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Centre Needs to Reassess Policy of Not Allowing Door-To-Door COVID Vaccination: Bombay HC [READ ORDER]

Centre Needs to Reassess Policy of Not Allowing Door-To-Door COVID Vaccination: Bombay HC [READ ORDER]
The Bombay High Court while considering a Public Interest Litigation (Dhruti Kapadia and Anr. v. Union of India & Ors.) calling for door-to-door vaccination for COVID-19 asked the Central government to relook at its policy on the subject.

The matter was heard by a Division bench comprising of Chief Justice Dipankar Datta and Justice GS Kulkarni. 

The petitioners in the case are practising advocates who were seeking door-to-door vaccination for the elderly and disabled citizens of the country. 

Anil C. Singh, Additional Solicitor General, appearing for the Central Government gave the court five points to argue that door-to-door vaccination should not be allowed. The points revolved around concerns that post-vaccination adverse event cannot be managed at remote locations, vaccine wastage will be caused by the lack of refrigeration facility and failure of social distancing as health workers have to make home visits.

The court in its order criticised each of the points put up by the respondents. On the point that vaccination at home may compromise care in case of ‘Adverse Event Following Immunization’ the court observed that:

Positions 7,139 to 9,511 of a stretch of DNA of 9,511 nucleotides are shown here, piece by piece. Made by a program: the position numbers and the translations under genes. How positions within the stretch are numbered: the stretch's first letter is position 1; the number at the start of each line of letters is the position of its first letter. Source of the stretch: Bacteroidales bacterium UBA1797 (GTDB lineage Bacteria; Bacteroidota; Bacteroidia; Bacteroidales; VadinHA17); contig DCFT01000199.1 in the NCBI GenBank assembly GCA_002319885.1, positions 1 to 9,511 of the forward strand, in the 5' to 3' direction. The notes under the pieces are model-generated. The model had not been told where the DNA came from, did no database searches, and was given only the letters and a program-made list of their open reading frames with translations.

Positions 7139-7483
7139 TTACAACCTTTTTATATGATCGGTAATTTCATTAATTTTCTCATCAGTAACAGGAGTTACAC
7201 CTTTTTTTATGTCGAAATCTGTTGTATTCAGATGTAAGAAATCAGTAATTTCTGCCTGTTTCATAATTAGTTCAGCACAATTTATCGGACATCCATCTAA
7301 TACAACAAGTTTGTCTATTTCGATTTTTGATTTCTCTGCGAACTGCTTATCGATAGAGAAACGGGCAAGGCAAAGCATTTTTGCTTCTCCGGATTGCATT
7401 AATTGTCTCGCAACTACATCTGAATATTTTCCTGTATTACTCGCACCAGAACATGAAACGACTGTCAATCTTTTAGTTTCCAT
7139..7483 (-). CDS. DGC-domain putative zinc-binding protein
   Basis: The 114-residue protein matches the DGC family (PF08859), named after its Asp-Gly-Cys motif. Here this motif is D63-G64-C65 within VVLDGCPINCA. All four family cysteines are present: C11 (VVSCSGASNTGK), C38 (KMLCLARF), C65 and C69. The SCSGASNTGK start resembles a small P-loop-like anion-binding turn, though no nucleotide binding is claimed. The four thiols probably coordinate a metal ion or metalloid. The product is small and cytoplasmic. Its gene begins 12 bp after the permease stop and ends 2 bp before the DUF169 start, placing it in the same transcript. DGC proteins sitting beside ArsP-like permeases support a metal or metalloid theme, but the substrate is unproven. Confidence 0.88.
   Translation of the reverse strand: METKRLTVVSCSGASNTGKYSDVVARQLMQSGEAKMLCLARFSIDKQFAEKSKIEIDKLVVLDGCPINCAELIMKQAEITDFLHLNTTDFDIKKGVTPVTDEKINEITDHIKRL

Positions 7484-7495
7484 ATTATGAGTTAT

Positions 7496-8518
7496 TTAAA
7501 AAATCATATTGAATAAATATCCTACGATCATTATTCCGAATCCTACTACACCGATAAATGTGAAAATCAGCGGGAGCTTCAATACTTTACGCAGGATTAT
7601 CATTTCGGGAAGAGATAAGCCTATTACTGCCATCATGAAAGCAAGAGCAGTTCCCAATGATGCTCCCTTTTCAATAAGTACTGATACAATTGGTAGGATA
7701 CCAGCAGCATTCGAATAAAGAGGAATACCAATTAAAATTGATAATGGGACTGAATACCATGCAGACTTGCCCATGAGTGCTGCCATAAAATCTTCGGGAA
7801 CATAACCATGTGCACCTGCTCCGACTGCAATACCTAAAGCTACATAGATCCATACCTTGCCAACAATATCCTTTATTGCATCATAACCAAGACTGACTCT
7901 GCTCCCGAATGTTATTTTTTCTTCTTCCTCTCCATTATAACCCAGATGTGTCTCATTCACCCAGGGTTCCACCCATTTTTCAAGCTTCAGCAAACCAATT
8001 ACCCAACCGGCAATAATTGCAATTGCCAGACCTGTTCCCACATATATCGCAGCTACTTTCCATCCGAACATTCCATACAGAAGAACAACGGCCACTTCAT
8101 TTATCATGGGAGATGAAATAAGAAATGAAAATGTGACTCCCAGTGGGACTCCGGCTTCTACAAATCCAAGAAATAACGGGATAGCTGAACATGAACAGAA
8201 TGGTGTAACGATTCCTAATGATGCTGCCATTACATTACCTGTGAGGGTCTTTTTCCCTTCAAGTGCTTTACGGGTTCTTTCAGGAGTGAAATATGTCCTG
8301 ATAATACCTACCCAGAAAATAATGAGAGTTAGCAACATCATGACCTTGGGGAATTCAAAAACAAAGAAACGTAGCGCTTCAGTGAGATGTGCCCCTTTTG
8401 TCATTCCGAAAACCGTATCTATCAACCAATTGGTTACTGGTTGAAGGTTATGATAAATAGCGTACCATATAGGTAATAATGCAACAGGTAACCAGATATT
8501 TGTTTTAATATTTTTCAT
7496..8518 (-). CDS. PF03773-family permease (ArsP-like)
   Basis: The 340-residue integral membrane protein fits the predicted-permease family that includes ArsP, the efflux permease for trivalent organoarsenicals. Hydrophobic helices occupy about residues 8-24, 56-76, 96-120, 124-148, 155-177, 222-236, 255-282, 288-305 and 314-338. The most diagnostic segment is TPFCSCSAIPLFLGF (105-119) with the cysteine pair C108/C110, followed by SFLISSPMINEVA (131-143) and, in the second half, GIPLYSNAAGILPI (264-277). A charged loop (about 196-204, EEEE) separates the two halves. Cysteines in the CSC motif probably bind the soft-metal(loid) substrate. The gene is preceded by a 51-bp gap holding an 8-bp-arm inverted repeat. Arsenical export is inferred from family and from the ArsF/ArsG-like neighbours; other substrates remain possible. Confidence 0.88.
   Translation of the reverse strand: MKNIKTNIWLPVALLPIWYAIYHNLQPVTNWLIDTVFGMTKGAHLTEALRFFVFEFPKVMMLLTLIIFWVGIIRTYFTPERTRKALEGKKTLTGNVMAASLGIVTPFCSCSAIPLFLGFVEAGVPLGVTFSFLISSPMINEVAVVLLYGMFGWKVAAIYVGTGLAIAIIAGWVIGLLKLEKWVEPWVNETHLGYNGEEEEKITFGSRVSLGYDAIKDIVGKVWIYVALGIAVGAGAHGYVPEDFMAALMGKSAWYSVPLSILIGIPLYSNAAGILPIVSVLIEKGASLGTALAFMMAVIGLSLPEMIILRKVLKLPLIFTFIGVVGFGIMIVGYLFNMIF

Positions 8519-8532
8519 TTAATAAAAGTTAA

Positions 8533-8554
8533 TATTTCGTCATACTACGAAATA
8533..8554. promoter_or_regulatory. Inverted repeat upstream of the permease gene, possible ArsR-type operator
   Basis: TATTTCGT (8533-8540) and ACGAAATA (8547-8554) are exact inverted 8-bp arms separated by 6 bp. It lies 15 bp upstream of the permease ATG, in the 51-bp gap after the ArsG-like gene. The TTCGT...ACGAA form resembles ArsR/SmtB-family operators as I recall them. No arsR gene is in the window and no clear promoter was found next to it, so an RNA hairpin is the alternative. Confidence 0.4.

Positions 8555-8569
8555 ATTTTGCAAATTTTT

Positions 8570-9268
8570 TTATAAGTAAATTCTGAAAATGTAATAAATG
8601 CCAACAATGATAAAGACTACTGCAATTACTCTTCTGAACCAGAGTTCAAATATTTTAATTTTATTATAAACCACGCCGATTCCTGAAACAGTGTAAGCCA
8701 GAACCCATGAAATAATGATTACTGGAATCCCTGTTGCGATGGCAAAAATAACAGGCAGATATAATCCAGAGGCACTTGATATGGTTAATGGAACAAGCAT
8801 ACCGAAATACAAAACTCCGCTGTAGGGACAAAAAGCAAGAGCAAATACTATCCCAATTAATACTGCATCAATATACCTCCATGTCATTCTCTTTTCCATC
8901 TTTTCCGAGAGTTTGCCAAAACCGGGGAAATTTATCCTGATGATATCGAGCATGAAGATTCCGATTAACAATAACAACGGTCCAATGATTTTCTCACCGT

“If indeed, vaccination of elderly citizens by adopting a door-to-door vaccination policy is being avoided because such elderly citizens are aged and suffer from comorbidities, we regretfully record that the elderly citizens are literally being asked to choose between the devil and the deep sea. A policy which leads to such conclusion has to be viewed as arbitrary and unreasonable, for the elderly citizens are entitled to the protection of Article 21 of the Constitution of India as much as the young and abled-bodied citizenry of the country. It is, thus, difficult to sustain such reason.”

On the issue of vaccine wastage during door-to-door vaccination, the court pointed out that new generation ambulances with ICU facilities can ensure that the doses are kept at proper temperatures. The court also observed that the healthcare workers can be trained to eliminate vaccine wastage.

The court was also not convinced by the argument that door-to-door vaccination will compromise social distancing. The court in its order referred to the crowding at vaccination centres in the current model of vaccination.

The Additional Solicitor General has informed the court that the Central Government will give a relook to the door-to-door vaccination policy.

The matter is posted for the next hearing on May 6, 2021.




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